I also did not realize that although Burnett was English, she moved to the U.S. (to Tennessee, interestingly) when she was sixteen, after the death of her father. She was also quite poor at times and helped support herself and her family with her writing. She spent much of her adult life here as well, and eventually became a U. S. citizen. Burnett was married and divorced twice and had two sons, one of whom died young of TB.
Anyway, this one of Persephone's more popular books and one the ten classics readily available here in the U. S. -- I actually bought it right off the shelf in my local chain bookstore! I didn't even have to order it online. It's actually two stories in one volume about the same character, Emily Fox-Seton. The first story is the original Making of a Marchioness, and the second is basically a sequel.
So, it starts out with Emily, in her mid-thirties, living in London in genteel poverty. She's from a good family that have come down in the world, and of course she has no close family, so she is making ends meet by helping out as a sort of elevated domestic -- she runs errands for people, shops for them, writes letters, etc. She has been taken under the wing of an elderly rich lady Lady Maria, with a fancy country house. Lady Maria invites Emily out to her country house and asks for her help with her annual summer party -- basically, she gets Emily to do all the work for her without pay. It gets interesting, however, because the widowed Marquis of Walderhurst is also a guest, as well as two young unmarried debutantes on the prowl for husbands. The Marquis, though in his 50s, is quite the catch, and everyone expects to see him married off to one or the other of these women by the end of the season. But that would be too easy, wouldn't it? This is described as a charming Cinderella story, and apparently has been taught in colleges alongside Pride and Prejudice. The title alone should give the reader a hint of the outcome, so, hopefully, I haven't spoiled it for everyone.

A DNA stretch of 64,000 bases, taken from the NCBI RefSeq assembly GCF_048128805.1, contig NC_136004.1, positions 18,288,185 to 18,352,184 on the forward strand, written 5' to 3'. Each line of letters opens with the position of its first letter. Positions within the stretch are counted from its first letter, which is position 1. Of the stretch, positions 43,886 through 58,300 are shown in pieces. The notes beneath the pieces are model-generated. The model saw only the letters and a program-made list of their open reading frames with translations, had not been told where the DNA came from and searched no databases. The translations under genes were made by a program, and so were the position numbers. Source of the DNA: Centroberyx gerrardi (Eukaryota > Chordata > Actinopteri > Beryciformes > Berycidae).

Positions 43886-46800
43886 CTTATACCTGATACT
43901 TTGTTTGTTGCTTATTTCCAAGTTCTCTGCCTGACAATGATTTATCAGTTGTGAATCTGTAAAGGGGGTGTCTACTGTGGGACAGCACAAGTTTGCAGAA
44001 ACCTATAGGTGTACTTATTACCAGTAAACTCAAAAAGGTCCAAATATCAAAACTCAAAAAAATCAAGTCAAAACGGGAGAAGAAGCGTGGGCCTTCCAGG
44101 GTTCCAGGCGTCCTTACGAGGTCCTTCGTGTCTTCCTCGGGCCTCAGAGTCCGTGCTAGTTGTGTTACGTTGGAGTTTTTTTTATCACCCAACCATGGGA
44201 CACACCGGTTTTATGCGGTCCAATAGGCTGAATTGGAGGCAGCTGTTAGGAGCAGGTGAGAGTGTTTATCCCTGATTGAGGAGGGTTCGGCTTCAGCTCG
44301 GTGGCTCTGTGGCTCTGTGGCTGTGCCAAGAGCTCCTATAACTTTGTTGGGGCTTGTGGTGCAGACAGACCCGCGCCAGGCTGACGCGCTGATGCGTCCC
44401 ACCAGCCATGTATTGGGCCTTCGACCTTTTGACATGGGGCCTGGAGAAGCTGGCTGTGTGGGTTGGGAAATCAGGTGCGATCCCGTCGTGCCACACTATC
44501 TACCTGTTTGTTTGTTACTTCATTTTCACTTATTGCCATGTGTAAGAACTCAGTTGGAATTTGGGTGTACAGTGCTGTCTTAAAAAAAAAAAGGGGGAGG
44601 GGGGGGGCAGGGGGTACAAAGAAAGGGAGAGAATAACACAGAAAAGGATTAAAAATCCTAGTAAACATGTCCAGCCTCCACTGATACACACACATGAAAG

The first half is quite a nice little romance, but I found the second half of the book more surprising. It's much closer to a Victorian sensation novel, which I didn't expect at all! There's trouble in paradise after the heir apparent to the Marquise gets wind of the second marriage -- since Emily is fairly young and of childbearing age, his inheritance is in jeopardy. The heir is Captain Alec Osborn, and he is a real piece of work. A cad! A bounder! A ne'er-do-well! A slimeball! (Feel free to insert your own evil adjective here -- it's like book blogger Mad Libs). He's a slacker officer posted to India, and when he hears about Walderhurst's marriage, he hotfoots it back to England with his Anglo-Indian wife Hester, to see what they can do about it to protect their own interests.
And this is where the story really changes. Instead of a sweet romance, our heroine (whom the author herself referred to as rather stupid and a sheepdog!) is in trouble, though it takes a while for her to realize it. I really don't want to give the ending away, but even though Emily was unbelievably sweet and naive, I became fond of her and I was quite worried about how it would all end. And the ending really surprised me. (Not like aliens or vampires suddenly appearing would have surprised me, but nevertheless a surprise ending). This book starts out as a sweet, fairytale like romance and ends up as a pretty serious commentary on the state of Victorian marriages, which I did not expect. Apparently her own failed marriages strongly influenced her writing.
Another of Burnett's adult fiction books, The Shuttle, is also available through Persephone, I'm definitely interested in reading this and I may actually even read Little Lord Fauntleroy as well, just to see what it's like.